Prof. Kraisid Tontisirin,
Friends from Media,
Ladies and gentlemen,
Thank you to you all for accepting our invitation to this important media launch. It is indeed a great pleasure and an honor to be speaking to you about FAO’s report on the State of Food and Agriculture 2010-11 (also known as SOFA 2010-11) which addresses the theme Women in agriculture: Closing the gender gap for development.
Although this report was launched globally in Rome at FAO Headquarters in March this year, we have taken this opportunity to share it with you here in the Asia-Pacific region via this media launch.
Ladies and gentleman,
The world is currently facing many challenges, one of the most critical being chronic hunger and poverty which currently affects nearly one billion people. The Asia-Pacific region is home to two-thirds of the world’s hungry and undernourished, totaling some 578 million in 2010.
Added to this problem is medium to long-term challenge of food insecurity due to the rapidly growing population which is projected to reach 9.1 billion by 2050 from the present level of 7.0 billion. There is thus an urgent need to curtail the problems of poverty, hunger, malnutrition and food price volatility.
Agriculture – the very source of food production as well as the main source of employment and incomes – is crucial in addressing and providing solutions to these challenges.
To illustrate the gender realities in the context of the Asia and Pacific region, I wish here to share some basic realities that exist in the region:
First of all, nearly 70-80 percent of population live in rural areas and majority of them are engaged directly or indirectly in agriculture in least developed countries in Asia and the Pacific.
- Furthermore, men and women have different access to productive resources. In Viet Nam, fewer female headed households accessed loans: 24 percent in comparison to 33 percent of male headed households. The type of support received was also gendered: 23 percent of men and 7.5 percent of women received agricultural information.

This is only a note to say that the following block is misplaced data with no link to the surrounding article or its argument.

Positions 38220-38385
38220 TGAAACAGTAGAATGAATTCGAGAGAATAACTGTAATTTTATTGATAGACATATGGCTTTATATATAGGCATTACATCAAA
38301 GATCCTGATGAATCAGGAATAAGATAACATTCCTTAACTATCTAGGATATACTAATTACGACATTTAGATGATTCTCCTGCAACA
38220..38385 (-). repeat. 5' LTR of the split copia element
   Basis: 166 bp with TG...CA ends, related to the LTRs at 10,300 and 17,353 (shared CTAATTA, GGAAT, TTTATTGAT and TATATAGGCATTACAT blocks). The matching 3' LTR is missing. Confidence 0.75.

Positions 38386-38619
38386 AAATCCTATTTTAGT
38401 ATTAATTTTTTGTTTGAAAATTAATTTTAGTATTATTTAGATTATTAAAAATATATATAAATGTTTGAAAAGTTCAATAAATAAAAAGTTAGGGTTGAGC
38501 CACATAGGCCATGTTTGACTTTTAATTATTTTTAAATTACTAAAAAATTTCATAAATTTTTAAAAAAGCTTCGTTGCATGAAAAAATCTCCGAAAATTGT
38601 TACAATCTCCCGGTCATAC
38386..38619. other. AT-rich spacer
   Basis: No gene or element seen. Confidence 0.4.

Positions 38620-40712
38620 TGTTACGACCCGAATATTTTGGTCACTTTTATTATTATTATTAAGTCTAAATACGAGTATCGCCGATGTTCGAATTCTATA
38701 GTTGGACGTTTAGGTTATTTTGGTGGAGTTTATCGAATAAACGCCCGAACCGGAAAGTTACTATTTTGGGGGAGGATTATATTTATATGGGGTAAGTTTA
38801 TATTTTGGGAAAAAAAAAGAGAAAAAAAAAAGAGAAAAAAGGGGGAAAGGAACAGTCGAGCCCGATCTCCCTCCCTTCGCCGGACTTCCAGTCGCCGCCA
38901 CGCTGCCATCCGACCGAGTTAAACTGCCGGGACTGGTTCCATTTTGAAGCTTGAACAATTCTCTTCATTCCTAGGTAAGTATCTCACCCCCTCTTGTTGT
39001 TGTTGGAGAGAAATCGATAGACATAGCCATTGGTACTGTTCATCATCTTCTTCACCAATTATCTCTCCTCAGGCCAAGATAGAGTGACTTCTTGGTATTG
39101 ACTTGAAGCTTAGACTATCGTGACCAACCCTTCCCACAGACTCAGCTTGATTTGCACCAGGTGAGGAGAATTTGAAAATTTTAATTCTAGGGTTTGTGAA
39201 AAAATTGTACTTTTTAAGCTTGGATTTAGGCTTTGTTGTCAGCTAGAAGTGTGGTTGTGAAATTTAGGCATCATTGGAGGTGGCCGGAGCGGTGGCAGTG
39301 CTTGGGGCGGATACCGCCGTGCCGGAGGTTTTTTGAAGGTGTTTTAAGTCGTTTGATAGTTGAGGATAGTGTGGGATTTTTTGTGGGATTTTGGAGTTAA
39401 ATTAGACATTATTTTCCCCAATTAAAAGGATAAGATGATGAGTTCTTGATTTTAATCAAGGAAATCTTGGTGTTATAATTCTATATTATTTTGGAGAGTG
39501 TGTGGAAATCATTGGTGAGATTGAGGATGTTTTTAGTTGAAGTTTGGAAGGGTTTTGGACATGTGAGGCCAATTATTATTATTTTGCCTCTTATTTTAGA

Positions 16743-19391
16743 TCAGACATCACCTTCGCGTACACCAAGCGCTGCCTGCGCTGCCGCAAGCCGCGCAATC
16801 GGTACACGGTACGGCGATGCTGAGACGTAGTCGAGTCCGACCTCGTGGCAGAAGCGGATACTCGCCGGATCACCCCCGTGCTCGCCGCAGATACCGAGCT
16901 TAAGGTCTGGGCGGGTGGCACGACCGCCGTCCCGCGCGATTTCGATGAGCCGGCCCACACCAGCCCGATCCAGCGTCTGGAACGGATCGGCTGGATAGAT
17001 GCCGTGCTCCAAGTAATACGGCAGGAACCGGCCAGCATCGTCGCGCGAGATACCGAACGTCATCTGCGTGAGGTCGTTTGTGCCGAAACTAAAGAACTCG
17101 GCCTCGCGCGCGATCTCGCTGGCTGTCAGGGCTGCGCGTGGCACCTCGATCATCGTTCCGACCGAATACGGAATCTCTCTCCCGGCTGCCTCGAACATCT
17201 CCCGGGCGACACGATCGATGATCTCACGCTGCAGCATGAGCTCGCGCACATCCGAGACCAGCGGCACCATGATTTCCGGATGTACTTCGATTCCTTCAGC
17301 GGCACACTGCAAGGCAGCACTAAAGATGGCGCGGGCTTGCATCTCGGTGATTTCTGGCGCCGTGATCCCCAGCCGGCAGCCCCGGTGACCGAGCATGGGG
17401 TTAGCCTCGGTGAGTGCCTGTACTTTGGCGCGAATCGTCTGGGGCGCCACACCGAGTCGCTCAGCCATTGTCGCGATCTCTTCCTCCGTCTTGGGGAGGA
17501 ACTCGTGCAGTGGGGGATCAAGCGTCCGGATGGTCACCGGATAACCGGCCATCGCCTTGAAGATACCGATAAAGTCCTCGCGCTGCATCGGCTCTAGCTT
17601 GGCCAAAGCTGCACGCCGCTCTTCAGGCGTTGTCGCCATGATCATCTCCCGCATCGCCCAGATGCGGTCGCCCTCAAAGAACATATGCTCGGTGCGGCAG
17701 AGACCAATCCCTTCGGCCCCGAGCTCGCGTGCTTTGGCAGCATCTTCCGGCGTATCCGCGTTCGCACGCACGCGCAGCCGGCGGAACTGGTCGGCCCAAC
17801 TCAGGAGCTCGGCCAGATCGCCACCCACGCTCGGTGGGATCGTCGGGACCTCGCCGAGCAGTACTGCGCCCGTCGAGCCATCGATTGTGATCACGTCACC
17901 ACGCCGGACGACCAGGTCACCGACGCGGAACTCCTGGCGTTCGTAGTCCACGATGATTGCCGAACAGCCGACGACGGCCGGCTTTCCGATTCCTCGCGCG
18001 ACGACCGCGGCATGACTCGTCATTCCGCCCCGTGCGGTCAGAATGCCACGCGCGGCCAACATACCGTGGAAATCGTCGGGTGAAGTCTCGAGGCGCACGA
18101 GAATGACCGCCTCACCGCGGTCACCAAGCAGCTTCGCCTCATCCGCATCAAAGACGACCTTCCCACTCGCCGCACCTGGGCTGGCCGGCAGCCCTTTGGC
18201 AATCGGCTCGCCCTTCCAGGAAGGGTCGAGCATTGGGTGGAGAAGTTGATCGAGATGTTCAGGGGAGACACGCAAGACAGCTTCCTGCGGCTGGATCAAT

- For many countries in this region, the most significant source of gender inequality is related to agricultural lands in terms of inequality in land ownership and size of cultivated land. Female headed households in Cambodia, for instance, own about 18 percent of the total plots used for agricultural activities, which is five times less than the percentage of plots owned by male headed agricultural households.
- While women’s contribution is crucial for subsistence economies and food security, their activities are often limited due to the lack of access to the productive resources.
Gender approaches that give attention to the needs of both women as well as men should thus be given high priority in the development and implementation of the agricultural development agenda.
However, women’s contribution to agricultural development is often not well-understood as a result of the lack of data and the challenge of accurately measuring women’s involvement in agricultural production activities. The work of rural women, often unpaid, is not generally considered to be productive work. While women’s contribution is crucial for subsistence economies and food security, their activities are often excluded from economic accounts. Agricultural statistics thus tend to under-represent, variables that are crucial for understanding the rural sector activities and rural development. FAO and partners are working together to address this deficiency in data as well as the capacity to collect such data.
The report on The State of Food and Agriculture 2010-11 (SOFA) on "Women in agriculture: Closing the gender gap for development" signals a new way of thinking about women in agriculture. It includes a hard-nosed economic analysis of the gaps women face in access to resources and opportunities in agriculture and rural enterprises, and provides the first empirical estimates of the costs this "gender gap" imposes on the agriculture sector in terms of lost productivity, food insecurity and forgone growth. The report makes a strong business case for promoting gender equality in agriculture.